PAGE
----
Living Happily Ever After


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Fred Flintstone and The Grandpa

I met the next bachelors, Bachelor #3 and Bachelor #4 (if they qualify as that–I’ll explain later), at a Sunday night religious meeting for singles in Utah.

I walked in the door of the church building to brave my second such meeting and was stunned when four men rushed over and introduced themselves to me in the foyer. Two asked me where I was sitting. (I hadn’t even entered the chapel yet. I didn’t have a seat.) Like a deer caught in headlights, again, I said, “I’m not sure yet. I don’t even know if I’m staying!” I left them and headed into the chapel.

A man came up to me as I walked in the door, shook my hand and introduced himself. He asked me where I was sitting. My answer hadn’t changed. “I’m not sure yet. I don’t even know if I’m staying!”

I went across the room, toward the back, and sat in the corner against the wall–trying to be as unobtrusive as possible. It worked, too, until a very loud man with a shaved head walked in. He walked past my row, glanced at me out of the corner of his eye as he passed by but kept walking, then he stopped, turned around and came and sat down right in front of me! He turned around, introduced himself, and began talking to me. In fact, he turned around and talked to me through the entire prelude like we’d come together or were there as a couple, or at least knew each other! I was mortified. At a break in his conversation, I excused myself.

I went and sat on the other side of the chapel, toward the front this time, but still against the wall.

A man wandered over (Bachelor #3) shook my hand and introduced himself. He asked me what I was doing there. I replied, “Just here to hear the speaker.”

He said, “Aren’t you a little young to be here?”

I was stunned. I thought I was at the Sunday meeting for 31 years old and older. Had I gone to the wrong place? I asked, “Isn’t this for 31 years old and older?” He said yes. I said, “Then I’m at the right place.” He said, “How old are you? Look around–I’m 52 years old. You are by FAR the youngest person here. Do you have kids? What are their ages?”

When I told him I was 42 years old and had a four-year-old, he nodded his head knowingly and said, “I told you you are a little young to be here. No one here is under 50. And no one is going to want a four-year-old at this age.”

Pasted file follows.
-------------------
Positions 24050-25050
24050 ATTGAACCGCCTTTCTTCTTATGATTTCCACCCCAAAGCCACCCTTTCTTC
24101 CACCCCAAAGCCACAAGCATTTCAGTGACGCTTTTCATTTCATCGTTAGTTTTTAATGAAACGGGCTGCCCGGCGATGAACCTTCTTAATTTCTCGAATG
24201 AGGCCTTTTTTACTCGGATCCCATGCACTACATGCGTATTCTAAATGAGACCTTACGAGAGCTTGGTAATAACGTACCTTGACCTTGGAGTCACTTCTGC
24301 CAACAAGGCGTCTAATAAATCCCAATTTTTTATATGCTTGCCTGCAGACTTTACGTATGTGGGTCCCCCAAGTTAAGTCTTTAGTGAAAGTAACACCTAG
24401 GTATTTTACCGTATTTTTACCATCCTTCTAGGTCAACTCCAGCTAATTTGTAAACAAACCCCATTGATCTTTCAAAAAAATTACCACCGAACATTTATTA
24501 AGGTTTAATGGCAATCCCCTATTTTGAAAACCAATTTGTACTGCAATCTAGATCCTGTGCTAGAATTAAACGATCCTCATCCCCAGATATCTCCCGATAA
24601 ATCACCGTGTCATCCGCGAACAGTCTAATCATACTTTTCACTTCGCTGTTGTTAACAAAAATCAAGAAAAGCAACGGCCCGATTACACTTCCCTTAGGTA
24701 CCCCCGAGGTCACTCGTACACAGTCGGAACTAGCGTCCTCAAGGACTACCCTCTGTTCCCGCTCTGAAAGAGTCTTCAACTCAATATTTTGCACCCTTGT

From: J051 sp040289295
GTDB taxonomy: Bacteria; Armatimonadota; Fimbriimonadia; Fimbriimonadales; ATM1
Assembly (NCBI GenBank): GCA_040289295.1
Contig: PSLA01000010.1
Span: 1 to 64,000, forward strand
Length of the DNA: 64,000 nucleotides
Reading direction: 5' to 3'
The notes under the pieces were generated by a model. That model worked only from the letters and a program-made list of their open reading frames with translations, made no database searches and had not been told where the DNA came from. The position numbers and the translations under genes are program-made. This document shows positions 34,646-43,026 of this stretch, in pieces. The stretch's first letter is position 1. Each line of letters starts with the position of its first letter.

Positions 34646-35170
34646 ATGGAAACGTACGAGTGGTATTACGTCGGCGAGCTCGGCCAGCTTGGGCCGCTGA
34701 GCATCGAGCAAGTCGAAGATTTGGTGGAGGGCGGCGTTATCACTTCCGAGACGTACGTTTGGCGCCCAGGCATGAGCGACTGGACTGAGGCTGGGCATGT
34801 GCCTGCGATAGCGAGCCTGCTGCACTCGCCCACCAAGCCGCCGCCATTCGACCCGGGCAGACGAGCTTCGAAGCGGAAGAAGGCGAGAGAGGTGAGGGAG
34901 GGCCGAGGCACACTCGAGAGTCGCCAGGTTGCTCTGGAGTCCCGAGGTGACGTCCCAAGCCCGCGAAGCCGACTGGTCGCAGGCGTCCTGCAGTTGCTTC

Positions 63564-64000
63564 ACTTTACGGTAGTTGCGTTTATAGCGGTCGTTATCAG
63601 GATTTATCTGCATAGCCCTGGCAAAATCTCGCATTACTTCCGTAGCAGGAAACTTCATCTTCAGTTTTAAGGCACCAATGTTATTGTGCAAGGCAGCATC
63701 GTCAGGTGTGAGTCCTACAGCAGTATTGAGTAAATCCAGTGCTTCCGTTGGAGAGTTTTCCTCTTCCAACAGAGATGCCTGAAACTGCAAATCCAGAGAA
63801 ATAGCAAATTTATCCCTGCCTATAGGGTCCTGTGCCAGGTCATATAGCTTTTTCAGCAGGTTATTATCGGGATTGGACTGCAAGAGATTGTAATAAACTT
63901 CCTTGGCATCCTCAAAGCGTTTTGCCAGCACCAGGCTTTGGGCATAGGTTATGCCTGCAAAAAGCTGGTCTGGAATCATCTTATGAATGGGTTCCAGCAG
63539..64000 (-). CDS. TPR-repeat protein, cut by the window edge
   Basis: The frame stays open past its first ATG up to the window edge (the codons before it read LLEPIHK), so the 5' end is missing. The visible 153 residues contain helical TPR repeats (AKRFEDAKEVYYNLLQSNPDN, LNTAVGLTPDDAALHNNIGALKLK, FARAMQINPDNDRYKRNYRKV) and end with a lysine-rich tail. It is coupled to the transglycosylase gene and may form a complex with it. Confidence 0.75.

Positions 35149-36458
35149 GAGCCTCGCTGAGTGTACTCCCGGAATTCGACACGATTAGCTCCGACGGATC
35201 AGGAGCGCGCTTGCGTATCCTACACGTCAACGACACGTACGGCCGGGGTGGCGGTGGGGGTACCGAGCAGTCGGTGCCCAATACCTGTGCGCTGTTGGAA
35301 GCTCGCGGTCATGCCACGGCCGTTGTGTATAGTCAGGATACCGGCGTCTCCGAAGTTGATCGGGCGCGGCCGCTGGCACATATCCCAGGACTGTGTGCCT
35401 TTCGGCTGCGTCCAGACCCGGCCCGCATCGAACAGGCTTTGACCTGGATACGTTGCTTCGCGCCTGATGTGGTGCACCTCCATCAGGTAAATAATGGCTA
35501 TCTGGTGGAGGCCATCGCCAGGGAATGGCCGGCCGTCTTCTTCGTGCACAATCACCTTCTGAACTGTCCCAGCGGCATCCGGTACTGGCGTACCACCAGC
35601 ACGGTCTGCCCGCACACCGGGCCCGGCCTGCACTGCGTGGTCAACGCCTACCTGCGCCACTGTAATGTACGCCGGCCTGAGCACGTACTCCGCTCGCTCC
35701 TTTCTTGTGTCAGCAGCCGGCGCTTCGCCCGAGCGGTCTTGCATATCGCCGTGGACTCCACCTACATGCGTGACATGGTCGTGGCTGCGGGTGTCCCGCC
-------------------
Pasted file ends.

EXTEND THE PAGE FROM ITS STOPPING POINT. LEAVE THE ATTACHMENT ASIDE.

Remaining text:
I didn’t know what to say. I wasn’t feeling like I belonged many places I went as a single, for one reason or another, and then I was being told I didn’t even belong at a singles event for my age group? What else was new?

The meeting began; our conversation ended. The good news? I was alone on the bench!

I sat and listened to the presentation. I didn’t feel like I totally belonged, but I was doing o.k. until the special musical number. A man stood and sang a song I’d never loved, but it had been sung at my mom’s funeral and had affected me every time I’d heard it since then. That night the words hit me in a whole new way. And I wondered what my parents had to be thinking about the disaster-at-times life that was now mine. Tears started rolling down my cheeks.

Not that I could stop the tears from coming, but I thought I was being very discreet about experiencing them. I wasn’t sobbing, or shaking, or anything. Just subtly wiping them away as I sat and listened to the music. And then, from out of nowhere, it happened.

Well, actually, I’m pretty sure it came from behind me.

Unexpectedly, I felt a hand from behind touch my shoulder and squeeze. And didn’t let go. I couldn’t believe it! I didn’t dare look back. I didn’t dare acknowledge it. The only thing I felt I could do was pretend it wasn’t happening!

“…It’s all just pretend. That’s what’s fun about it.” (James Spader) NOT.

Periodically, through the rest of the meeting, I felt a hand on my shoulder and a squeeze. Every time, I’d freeze (probably stiffen) and wait for it to go away! I was reminded, again, there are just some things in life you never expect to experience. That night, I got several!

When the meeting was over, I stood up to leave and the man who had been sitting behind me (I assumed he must have been the shoulder squeezer) said, “If you ever want to talk about it…” I thanked him and told him I was fine. He kindly offered to connect me with singles events more my age. I gave him my email as he requested, and headed out the door.

But before I made it to my car, an old man stopped me. Seriously old–probably pushing 70. He introduced himself as a professor at a local university, told me about himself, asked me about myself…and asked me out on a date! I NEVER saw that one coming. Thank you, Bachelor #4!